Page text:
A reporter recently asked me to explain why people are saying that, under the DOL’s fiduciary proposal, an adviser should not recommend that a participant take a distribution and roll over to an IRA, but instead should provide distribution education. Here’s my answer:
There are two issues.
The first is that the recommendation to take a distribution must be in the best interest of the participant. That is, it must be a prudent recommendation and it must be done with a duty of loyalty to the participant. In order to make a prudent recommendation, the adviser needs to investigate the relevant factors that a knowledgeable person would want to know to make that decision. Some of those factors are: the investment expenses in the plan as opposed to those in an IRA; the costs for advice in the plan versus those in … Read More »
In April, I wrote that the “hot” issues on my desk for the first quarter were: the prospect of the DOL’s fiduciary proposal; allocation of revenue sharing in 401(k) plans; and capturing of rollovers from retirement plans.
Those continued to be the top issues in the second quarter. In fact, two of the issues “merged” in the sense that the hottest issue in the fiduciary proposal is distributions from retirement plans and the capturing of rollovers.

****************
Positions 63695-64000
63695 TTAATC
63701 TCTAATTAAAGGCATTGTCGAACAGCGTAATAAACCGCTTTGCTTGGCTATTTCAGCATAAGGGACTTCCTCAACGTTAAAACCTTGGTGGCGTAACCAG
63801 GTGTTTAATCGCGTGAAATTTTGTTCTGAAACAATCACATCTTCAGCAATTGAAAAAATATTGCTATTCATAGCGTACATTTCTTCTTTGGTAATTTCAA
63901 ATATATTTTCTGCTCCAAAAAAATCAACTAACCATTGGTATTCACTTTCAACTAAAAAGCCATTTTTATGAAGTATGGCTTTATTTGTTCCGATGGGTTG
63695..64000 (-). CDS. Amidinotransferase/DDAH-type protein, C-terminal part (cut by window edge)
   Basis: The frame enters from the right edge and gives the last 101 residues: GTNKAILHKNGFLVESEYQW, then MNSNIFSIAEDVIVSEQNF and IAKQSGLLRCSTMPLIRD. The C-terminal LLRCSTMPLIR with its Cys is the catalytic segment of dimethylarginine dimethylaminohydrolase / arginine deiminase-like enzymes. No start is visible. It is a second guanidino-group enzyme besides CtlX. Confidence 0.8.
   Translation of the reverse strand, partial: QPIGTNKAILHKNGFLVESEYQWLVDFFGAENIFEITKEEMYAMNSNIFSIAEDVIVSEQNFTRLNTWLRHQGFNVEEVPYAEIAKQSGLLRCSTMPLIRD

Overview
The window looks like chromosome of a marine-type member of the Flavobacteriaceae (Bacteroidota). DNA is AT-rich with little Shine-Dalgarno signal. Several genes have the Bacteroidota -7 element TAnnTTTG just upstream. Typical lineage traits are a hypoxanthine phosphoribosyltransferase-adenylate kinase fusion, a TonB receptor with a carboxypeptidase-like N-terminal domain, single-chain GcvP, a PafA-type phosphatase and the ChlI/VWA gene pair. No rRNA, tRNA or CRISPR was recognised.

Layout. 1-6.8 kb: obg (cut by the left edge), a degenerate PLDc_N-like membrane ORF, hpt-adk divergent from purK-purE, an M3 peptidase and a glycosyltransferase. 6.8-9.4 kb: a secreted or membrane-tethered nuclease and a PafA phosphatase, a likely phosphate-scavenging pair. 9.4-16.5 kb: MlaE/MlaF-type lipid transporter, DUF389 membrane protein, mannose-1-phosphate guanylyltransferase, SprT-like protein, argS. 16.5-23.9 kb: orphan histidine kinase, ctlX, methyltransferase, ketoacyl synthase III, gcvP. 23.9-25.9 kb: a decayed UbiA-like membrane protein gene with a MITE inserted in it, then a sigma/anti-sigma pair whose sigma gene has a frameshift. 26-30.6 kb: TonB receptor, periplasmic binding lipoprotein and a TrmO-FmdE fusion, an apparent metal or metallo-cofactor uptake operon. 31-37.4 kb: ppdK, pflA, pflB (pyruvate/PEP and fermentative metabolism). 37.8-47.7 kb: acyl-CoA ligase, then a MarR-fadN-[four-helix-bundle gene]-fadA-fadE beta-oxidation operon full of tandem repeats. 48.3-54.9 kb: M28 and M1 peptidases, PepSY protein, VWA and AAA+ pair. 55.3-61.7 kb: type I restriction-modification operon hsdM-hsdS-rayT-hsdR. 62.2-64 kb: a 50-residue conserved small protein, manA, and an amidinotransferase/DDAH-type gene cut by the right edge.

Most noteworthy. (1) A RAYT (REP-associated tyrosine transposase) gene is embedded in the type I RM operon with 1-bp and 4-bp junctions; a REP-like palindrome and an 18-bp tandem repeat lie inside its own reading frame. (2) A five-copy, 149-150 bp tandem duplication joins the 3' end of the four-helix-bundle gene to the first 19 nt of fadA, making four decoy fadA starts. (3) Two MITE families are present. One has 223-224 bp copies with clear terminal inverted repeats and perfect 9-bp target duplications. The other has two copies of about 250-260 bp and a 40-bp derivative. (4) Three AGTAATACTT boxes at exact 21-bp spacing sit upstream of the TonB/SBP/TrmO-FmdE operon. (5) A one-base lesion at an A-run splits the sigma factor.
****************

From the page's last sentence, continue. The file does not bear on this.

With that in mind, here is a brief description of the hot issues in the second quarter:
By the end of June, most people were at least generally familiar with the fiduciary “package,” including the proposal to expand the definition of fiduciary advice and the two prohibited transaction exemptions that apply to the “sales” process. With the July 21 deadline for comments rapidly approaching, the … Read More »
This client alert, written by Fred Reish, Bruce Ashton, Brad Campbell, Joan Neri, and Josh Waldbeser, from the Drinker Biddle Employee Benefits and Executive Compensation Group, summarizes our conclusions about the impact on participant investment “recommendations” of the Department of Labor (DOL) proposal to expand the definition of fiduciary investment advice. We also discuss the proposed “Best Interest Contract” Exemption (BICE) permitting financial institutions to receive variable and indirect compensation based on advisor recommendations.